Now, I don’t want to wade into the larger point of this article or the debate over the appropriate length of copyright. (So you know, I am in favor of shorter copyright terms similar to the 1909 act giving creators a temporary monopoly in order that they could eat while creating new works.)

What I want to address is this rather strange notion of what inspires artists to make art. Can you imagine any reasons, besides money going to their estate, that a 71 year old song writer might write a song or a novel? I certainly can.

If you were not discussing copyright and you were asked to make a list of reasons would “so the estate will keep having money” be first or even near the top? I’m guessing you would say “to have a legacy” or “to be remembered” or “so their work might live on beyond them.” Maybe to express what they have learned over the course of a lifetime, or because they still love making art.

In essence, these discussions always break down for me when they start from what I believe is a faulty premise– that artists create the way bankers invest, motivated entirely by the profit motive. Very few of us are motivated entirely by the profit motive in anything we do.

 

Do What You Love, The Audience Will Follow

 

“Never play to the gallery,” says David Bowie in the clip above.

I discovered something interesting when I looked at the logs for my blog. (My blog logs.) Conventional wisdom is that writers need to blog in order to build “an author platform.” The way to build such a platform is to have a consistent, recognizable topic or area of expertise.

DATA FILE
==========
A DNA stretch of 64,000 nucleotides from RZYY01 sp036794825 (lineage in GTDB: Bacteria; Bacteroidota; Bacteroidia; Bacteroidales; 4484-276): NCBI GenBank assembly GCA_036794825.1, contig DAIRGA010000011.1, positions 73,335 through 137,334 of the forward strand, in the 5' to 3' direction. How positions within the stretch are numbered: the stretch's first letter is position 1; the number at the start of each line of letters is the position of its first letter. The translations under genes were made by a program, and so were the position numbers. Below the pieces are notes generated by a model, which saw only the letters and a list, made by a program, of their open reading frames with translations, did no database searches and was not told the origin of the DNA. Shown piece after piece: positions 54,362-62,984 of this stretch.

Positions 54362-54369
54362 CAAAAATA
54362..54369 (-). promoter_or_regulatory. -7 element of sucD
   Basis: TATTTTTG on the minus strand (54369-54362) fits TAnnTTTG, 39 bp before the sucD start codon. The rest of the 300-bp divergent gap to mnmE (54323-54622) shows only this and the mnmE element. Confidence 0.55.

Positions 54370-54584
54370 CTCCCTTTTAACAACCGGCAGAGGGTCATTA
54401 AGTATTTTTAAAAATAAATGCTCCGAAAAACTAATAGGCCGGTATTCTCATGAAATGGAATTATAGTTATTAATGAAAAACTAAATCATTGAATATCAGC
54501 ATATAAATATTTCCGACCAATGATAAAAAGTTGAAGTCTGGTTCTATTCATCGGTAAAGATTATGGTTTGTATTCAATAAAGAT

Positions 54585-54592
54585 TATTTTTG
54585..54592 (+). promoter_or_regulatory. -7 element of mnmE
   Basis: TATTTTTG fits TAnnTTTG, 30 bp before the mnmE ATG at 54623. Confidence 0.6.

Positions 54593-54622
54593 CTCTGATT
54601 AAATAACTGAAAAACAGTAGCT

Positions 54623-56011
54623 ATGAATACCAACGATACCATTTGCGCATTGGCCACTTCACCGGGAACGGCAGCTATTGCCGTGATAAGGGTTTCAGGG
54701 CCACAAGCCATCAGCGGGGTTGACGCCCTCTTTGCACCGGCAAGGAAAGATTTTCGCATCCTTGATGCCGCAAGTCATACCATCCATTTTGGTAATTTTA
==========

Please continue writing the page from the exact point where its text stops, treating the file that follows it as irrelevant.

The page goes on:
A funny thing happened. I started this blog when I branched out into fiction as a way to distinguish my fiction writing persona from my non-fiction writing persona. Initially I wrote largely on subjects that touched on the theme of my first novel.

Eventually, however, I lost interest in those constraints as I moved on to other projects. I started to post on whatever topic caught my interest on a given day, whenever I felt as though I had something worth sharing.

A number of years ago I started reading a great deal about Oscar Wilde and his circle. This had nothing to do with any book I was writing at the time (although it has come full circle as I have sold a book on this topic and am working on it now).  From an “author platform” perspective, it made no sense to post about Oscar Wilde, Lord Alfred Douglas and the like. It had nothing at all to do with my second novel, which is about personal identity, rock stars and online impersonation. If I was trying to create a Laura Lee brand the Wilde posts only muddled things.

Yet those posts are consistently popular. Now, I can’t say that this means that all of the people who googled “Give a man a mask and he’ll tell you the truth” and landed on my page can be claimed as “my audience.” They came for Wilde, not Lee. I get that. But they do come, which is more than they were doing before. Maybe some read what else I’ve written and find some through-line that persuades them to stay. Now that I am actually writing a Wilde-related book it has come full circle, the “platform” was built without conscious thought or effort because I wrote about what was interesting to me.

Do what you love, the audience will follow. Or maybe they won’t. In any case, it is a more pleasant way to spend your life than doing what you don’t love.

Savings vs. Profits

Sometimes it is the juxtaposition of articles that gives them meaning. A couple of days ago I recall a meme that flashed through my Facebook feed. (I tried to find it again to link to it here, but after a bit of clicking I gave up.) The idea was that when a person has 50 cats, or has a house full of newspapers, we call him a hoarder. When a rich person has billions more than he can spend, we call him a genius.